For our Swedish cultural celebration, we had the same Smorgasboard menu of sandwiches, lingonberry jam, pickled veggies, and cookies. I also made non alcoholic julglögg, with sour cherry juice instead of the blackcurrant, and no walnuts. There was also risengrod, a sweet rice pudding with various toppings, brought by the fabulous Lori.
For the craft activity, I had precut pieces (recycled from wrapping paper) to make heart baskets. It was much too tricky for the 6 and under set, but the adults had fun with it.
After everyone had a chance to eat, we got ready for our Lucia parade. All the kids were offered tinsel crowns, and real candles (only kids over 3 got lit candles).
Jenna was our oldest girl, so she was the Lucia. She carried a plate of cookies (I carried the cocoa) down the stairs to my Mom, while we listened to the Santa Lucia song on my phone. Mom ooohed and aaahed over the candles and treats and then we blew out the candles before the kids all went off exploring the dim room with them.
Then it was time for dancing around the tree! Walker had helped me move the tree into the middle of the room, where we conveniently have an outlet in the floor, so the lights could still be on. He also created a playlist of 4 songs for us to dance to. Circle dances are very popular in Sweden it seems, and they are very fun and easy. There was one particular dance that Moira loved from the Santa Lucia Fest earlier in the month, so I picked a random song to do that with. Two of the songs I actually remembered the movements to, and the other one I made up.
Små grodorna (Small Frog), I just told everyone to hop like a frog, and then snuffle like a pig, but the version we had really only had the frog verse. There are very long ones where you are a long series of animals.
Tre pepparkaksgubbar, is about dancing gingerbread cookies. We went in and out around the tree, as much as possible with the set of kids who were just running in circles.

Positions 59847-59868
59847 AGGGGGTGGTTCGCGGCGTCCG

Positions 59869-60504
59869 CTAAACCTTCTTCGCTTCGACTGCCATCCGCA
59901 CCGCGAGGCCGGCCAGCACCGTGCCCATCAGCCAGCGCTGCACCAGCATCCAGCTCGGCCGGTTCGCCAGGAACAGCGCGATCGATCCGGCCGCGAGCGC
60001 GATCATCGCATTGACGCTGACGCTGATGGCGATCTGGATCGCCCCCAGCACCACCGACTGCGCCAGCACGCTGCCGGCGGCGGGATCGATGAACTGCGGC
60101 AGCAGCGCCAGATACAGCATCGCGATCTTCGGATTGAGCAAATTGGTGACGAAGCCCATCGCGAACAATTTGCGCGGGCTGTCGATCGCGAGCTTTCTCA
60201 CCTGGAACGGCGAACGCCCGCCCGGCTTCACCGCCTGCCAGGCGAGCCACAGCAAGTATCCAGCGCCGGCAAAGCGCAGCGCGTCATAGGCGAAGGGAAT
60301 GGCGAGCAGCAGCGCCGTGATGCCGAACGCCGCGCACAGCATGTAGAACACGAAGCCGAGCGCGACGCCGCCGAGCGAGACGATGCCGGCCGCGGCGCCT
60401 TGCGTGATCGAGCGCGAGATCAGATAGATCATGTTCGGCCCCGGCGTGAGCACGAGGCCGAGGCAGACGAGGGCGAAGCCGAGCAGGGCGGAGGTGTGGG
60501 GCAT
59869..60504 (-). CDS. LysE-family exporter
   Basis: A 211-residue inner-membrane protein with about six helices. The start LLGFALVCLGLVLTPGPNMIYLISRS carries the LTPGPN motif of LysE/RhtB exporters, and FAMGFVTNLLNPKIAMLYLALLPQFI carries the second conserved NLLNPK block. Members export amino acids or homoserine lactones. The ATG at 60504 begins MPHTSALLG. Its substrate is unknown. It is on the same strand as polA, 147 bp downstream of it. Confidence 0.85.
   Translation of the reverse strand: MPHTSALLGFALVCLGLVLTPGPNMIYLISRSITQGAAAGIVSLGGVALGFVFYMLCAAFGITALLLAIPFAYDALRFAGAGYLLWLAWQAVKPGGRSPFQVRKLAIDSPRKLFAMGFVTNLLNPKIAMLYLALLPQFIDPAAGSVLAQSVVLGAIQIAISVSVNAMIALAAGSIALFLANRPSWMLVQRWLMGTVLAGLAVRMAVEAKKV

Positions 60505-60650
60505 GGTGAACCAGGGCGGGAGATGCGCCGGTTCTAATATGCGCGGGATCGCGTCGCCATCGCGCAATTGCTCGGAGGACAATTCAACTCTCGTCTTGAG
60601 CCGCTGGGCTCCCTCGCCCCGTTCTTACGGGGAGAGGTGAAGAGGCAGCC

Räven raskar över isen, I have no idea what this is about. For this one we went around in a circle together, and then spun in pairs.
Nu har vi ljus här i vårt hus, I also have no idea what this one is about. The dance Moira really liked was one where people stand in pairs and make a bridge with their hands, then the last pair starts running through the tunnel, and then forms a bridge at the other end. Everyone does this in turn and you end up slowly circling the tree like a snake. We couldn't do that with the number of people we had, not to mention the average height, so instead the adults formed bridges and all the kids ran underneath.
Once we had done the dances once, I left the play list running on repeat so the kids could do whatever they wanted to the music for awhile. A good time was had by all, except possibly, for the adults who chose to sit in the living room and listen to those four songs on repeat for an hour.
Part one of our Swedish adventure is here.
All of these photos were taken by Sam and Lauren of Hobo Mama enterprises, and are used with permission.